The Diamond Jubilee…and why Britain’s next King should be a Watermelon

Queen Elizabeth II of the United Kingdom durin...

Queen Elizabeth II (Photo credit: Wikipedia)

Take down the bunting, put away the flags, Britain’s brief holiday from the grim realities of the 21st century into its royal fantasy is done for another year. For the second year running, the country has come to a standstill to celebrate its strange anachronism of a monarchy, and everyone is congratulating themselves on how marvellously we do these things. But I should like to make a humble submission: that when Queen Elizabeth II eventually passes on, we should replace her with a watermelon.

For, though no one can deny that Elizabeth has made a generally excellent job of being Queen, I can’t help feeling that the peculiar requirements of the role could be equally well fulfilled by a watermelon.

The weird pageant of the last few days has been held up as evidence of the advantages of a monarchy over an elected head of state — and, it has to be said, the Queen did exhibit superiority over France’s President Francois Hollande in one area: she had the good sense to keep out of the rain, and didn’t stand dripping like a drowned rat, as M Hollande did at his investiture.

It’s always pointed out at these events, too, that the fact the Queen is apolitical means the entire nation can rally around her in a way the US, say, cannot unite around Barack Obama. This argument, of course, always infuriates Britain’s small republican minority, who point out that they can’t unite around a monarch they don’t want.

The strongest argument in favour of the Queen, though, has always been the elected presidents she prevents us from being forced to endure. President Tony Blair, for instance — though I suspect these days we’d be more likely to end up with President Boris Johnson.

Even if you make a presidency apolitical and purely ceremonial, and strictly exclude politicians from it, you could still end up with President Simon Cowell. Or President Cheryl Cole. Or President Posh Spice. Quite.

This is a forceful argument. Even the prospect of the strange Prince Charles becoming King pales into insignificance beside the image of President Russell Brand.

The problem here, though, is that a watermelon could just as easily block the path of all these presidential hopefuls. Essentially, what we are saying we want from a head of state is some one prepared to take part in all the ceremonies and pageants, but refrain from interfering with the government, and generally keep their opinions to themselves, much as Elizabeth II has done.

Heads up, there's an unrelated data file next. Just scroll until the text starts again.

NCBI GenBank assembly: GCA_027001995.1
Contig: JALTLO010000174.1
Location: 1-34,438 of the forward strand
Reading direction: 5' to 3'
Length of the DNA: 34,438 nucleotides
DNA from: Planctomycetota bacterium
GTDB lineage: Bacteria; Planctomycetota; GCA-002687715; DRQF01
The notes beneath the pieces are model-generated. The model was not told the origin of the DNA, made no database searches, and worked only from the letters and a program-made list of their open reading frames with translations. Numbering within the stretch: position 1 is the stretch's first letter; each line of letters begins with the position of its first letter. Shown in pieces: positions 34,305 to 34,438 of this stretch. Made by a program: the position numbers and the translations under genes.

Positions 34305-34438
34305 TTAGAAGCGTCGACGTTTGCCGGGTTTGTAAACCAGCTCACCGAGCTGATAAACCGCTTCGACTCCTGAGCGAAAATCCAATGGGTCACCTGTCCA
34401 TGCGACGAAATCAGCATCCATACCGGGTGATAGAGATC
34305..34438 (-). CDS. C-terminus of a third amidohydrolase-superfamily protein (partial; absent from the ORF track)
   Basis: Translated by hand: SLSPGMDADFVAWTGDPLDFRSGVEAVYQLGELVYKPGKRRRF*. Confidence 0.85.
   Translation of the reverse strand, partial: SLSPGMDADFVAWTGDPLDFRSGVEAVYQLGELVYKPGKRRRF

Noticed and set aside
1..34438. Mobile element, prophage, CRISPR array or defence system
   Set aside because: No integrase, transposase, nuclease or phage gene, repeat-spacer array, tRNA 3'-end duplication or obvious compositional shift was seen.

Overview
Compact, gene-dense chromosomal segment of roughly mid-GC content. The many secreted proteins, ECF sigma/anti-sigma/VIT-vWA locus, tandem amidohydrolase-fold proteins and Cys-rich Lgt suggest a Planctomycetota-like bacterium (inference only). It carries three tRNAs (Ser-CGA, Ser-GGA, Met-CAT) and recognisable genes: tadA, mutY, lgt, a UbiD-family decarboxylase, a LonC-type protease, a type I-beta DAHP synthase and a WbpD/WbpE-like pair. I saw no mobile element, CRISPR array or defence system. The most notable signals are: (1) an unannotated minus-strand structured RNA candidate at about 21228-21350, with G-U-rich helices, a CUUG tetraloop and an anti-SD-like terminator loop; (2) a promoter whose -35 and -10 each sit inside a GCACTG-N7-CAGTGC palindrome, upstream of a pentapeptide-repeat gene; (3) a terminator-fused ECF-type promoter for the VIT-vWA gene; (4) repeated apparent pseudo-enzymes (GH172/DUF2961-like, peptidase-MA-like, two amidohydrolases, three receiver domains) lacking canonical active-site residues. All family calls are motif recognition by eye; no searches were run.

Prince Charles is regarded as a loose cannon because from time to time he expresses an opinion about architecture. This, we feel, is not his role.

Kings and Queens, as far as the British are concerned, should be seen and not heard.

What better to fill this role, then, than a watermelon? The melon, which I should like to humbly suggest we call George, would sit quietly on its throne, consent to be carried upon a royal litter, ride past adoring crowds in a gilded carriage or an armoured Bentley, and never presume to interfere with the workings of elected government.

And he would do all of this a lot more cheaply than the current set-up. Sure, we’d still have to fork out for the big state occasions, and keep the palaces standing, but other than that his only runnings costs would be a decent refrigerator.

Yes, we’d have to change the watermelon from time to time, but we have to do that with the people.

The Royal Family is a valuable tourist attraction that brings a lot of money into the British economy, but I can’t help feeling that our reputation for endearing eccentricity would only be enhanced if we chose a watermelon as our next King, and tourists would still flock to Buckingham Palace eager to catch a glimpse of his noble green skin.

I suspect that the experiment woud prove so popular that other countries would quickly start to emulate it, and France would soon have a watermelon of her own, named Louis.

In short then, I humbly submit that this is the perfect compromise for these times of austerity, that by choosing our next monarch from the melon patch we can retain all the advantages of a hereditary monarchy without ever risking that it falls into the wrong hands, and save a fortune, as we advance into the glorious new age of King George the Watermelon.

 

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Comments

  1. Sushmita Clays says:

    Do add a christmas speech paragraph!!! With a voice for the melon…!! That would be hilarious!!!!! A bit seedy maybe??!!

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